Honeycomb - a sweet, sweet candy treat from the bees. Easy to make and even easier to eat, honeycomb candy is the perfect thing to satisfy you're craving for that instant sugar rush.
This candy is actually the product of an acid-base reaction like your elementary school volcano project. The sodium bicarbonate and the acid in the honey and the brown sugar cause your sugary mixture to bubble up and create all those little delicious nooks and crannies that give honeycomb its unique texture.
CA Chemistry Standard: Students know the observable properties of acids, bases, and salt solutions.
Learning objective: By making honeycomb, students will identify and describe the properties of acids and bases in a delicious candy reaction.
Teachers! Did you use this instructable in your classroom?
Add a Teacher Note to share how you incorporated it into your lesson.
Step 1: Supplies
I kind of made up this recipe based on what we had on hand. Here is how I measured it out:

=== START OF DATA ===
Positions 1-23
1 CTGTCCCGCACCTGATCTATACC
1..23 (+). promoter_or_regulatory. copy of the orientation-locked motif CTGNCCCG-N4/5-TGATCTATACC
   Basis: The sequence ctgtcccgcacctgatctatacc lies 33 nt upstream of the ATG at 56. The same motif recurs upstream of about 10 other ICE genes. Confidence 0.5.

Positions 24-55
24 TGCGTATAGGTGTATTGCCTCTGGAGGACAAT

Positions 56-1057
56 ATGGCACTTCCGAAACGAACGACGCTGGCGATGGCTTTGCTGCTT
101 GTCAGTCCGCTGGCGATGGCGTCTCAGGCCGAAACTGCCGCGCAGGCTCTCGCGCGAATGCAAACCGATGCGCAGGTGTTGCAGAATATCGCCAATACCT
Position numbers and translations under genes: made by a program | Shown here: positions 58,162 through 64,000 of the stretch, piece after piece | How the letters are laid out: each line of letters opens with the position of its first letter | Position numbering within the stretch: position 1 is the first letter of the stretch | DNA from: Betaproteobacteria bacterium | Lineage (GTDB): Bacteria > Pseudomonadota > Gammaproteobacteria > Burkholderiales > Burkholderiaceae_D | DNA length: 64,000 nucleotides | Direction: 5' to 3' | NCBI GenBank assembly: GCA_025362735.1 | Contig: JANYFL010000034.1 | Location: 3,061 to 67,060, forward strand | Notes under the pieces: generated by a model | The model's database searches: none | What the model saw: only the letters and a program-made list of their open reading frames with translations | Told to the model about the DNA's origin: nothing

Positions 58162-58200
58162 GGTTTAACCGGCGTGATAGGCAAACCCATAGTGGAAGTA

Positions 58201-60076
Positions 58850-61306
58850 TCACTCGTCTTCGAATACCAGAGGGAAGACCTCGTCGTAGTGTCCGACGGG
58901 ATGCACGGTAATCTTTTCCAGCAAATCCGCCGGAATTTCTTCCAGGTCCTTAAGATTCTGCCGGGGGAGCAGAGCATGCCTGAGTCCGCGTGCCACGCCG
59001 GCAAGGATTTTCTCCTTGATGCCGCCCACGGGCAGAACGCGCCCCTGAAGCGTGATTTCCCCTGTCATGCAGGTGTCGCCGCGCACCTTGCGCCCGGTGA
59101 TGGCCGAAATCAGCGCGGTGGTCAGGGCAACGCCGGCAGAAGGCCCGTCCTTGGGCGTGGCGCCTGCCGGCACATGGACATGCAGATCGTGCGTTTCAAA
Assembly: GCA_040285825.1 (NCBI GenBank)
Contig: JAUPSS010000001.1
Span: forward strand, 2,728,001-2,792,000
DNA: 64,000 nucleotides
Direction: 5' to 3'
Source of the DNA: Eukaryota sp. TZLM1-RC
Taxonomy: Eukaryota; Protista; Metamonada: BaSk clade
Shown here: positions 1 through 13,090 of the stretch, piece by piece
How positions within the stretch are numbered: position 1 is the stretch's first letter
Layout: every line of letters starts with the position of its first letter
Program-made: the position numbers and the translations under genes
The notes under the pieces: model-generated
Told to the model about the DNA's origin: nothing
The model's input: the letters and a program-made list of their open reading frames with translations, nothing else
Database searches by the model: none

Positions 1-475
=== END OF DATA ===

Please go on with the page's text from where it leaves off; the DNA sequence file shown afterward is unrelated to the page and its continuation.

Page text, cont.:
63 grams honey (3 tablespoons)
100 grams brown sugar (1/2 cup)
5 grams baking soda (1 teaspoon)
Also make sure to have a candy thermometer on hand!
Step 2: Mix and Heat
Combine the honey and sugar with a couple tablespoon of water in a large pan (it's going to expand a lot!) and cook over a medium high heat and cook until it reaches 300F (150C), stirring only occasionally and very gently, and wiping down the sides with a rubber spatula.
Step 3: Add the Magic
When to candy has reached the proper temperature, remove it from the heat and quickly stir in the baking soda. It should start to foam up a lot!
When the baking soda is thoroughly incorporated, spread out onto waxed paper or buttered foil and spread.
Allow it to cool and harden completely, then break into chunks.
Store candy in a super air-tight container. Honeycomb candy is hygroscopic, meaning it takes in moisture from the air. Unattended candy will get sticky quick! Another great way to prevent this is to coat the pieces in chocolate - yum!
Participated in the
Food Science Challenge